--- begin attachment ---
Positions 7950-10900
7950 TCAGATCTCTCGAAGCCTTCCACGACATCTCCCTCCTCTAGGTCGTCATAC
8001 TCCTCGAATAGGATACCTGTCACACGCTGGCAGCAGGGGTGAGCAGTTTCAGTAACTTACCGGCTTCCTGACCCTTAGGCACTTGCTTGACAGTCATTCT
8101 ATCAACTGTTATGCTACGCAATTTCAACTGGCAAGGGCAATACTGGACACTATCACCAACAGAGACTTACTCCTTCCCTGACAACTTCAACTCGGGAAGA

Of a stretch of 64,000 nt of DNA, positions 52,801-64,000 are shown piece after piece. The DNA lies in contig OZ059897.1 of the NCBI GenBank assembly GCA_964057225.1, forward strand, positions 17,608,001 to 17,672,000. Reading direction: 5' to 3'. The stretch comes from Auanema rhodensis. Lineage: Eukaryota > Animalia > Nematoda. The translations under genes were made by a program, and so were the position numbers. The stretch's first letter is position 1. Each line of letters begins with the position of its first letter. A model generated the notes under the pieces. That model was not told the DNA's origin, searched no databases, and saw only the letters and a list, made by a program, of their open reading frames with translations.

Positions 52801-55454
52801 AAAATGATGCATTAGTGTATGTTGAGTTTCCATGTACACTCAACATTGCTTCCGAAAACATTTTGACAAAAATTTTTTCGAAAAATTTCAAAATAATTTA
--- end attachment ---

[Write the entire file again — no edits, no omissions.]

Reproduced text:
Positions 7950-10900
7950 TCAGATCTCTCGAAGCCTTCCACGACATCTCCCTCCTCTAGGTCGTCATAC
8001 TCCTCGAATAGGATACCTGTCACACGCTGGCAGCAGGGGTGAGCAGTTTCAGTAACTTACCGGCTTCCTGACCCTTAGGCACTTGCTTGACAGTCATTCT
8101 ATCAACTGTTATGCTACGCAATTTCAACTGGCAAGGGCAATACTGGACACTATCACCAACAGAGACTTACTCCTTCCCTGACAACTTCAACTCGGGAAGA

Of a stretch of 64,000 nt of DNA, positions 52,801-64,000 are shown piece after piece. The DNA lies in contig OZ059897.1 of the NCBI GenBank assembly GCA_964057225.1, forward strand, positions 17,608,001 to 17,672,000. Reading direction: 5' to 3'. The stretch comes from Auanema rhodensis. Lineage: Eukaryota > Animalia > Nematoda. The translations under genes were made by a program, and so were the position numbers. The stretch's first letter is position 1. Each line of letters begins with the position of its first letter. A model generated the notes under the pieces. That model was not told the DNA's origin, searched no databases, and saw only the letters and a list, made by a program, of their open reading frames with translations.

Positions 52801-55454
52801 AAAATGATGCATTAGTGTATGTTGAGTTTCCATGTACACTCAACATTGCTTCCGAAAACATTTTGACAAAAATTTTTTCGAAAAATTTCAAAATAATTTA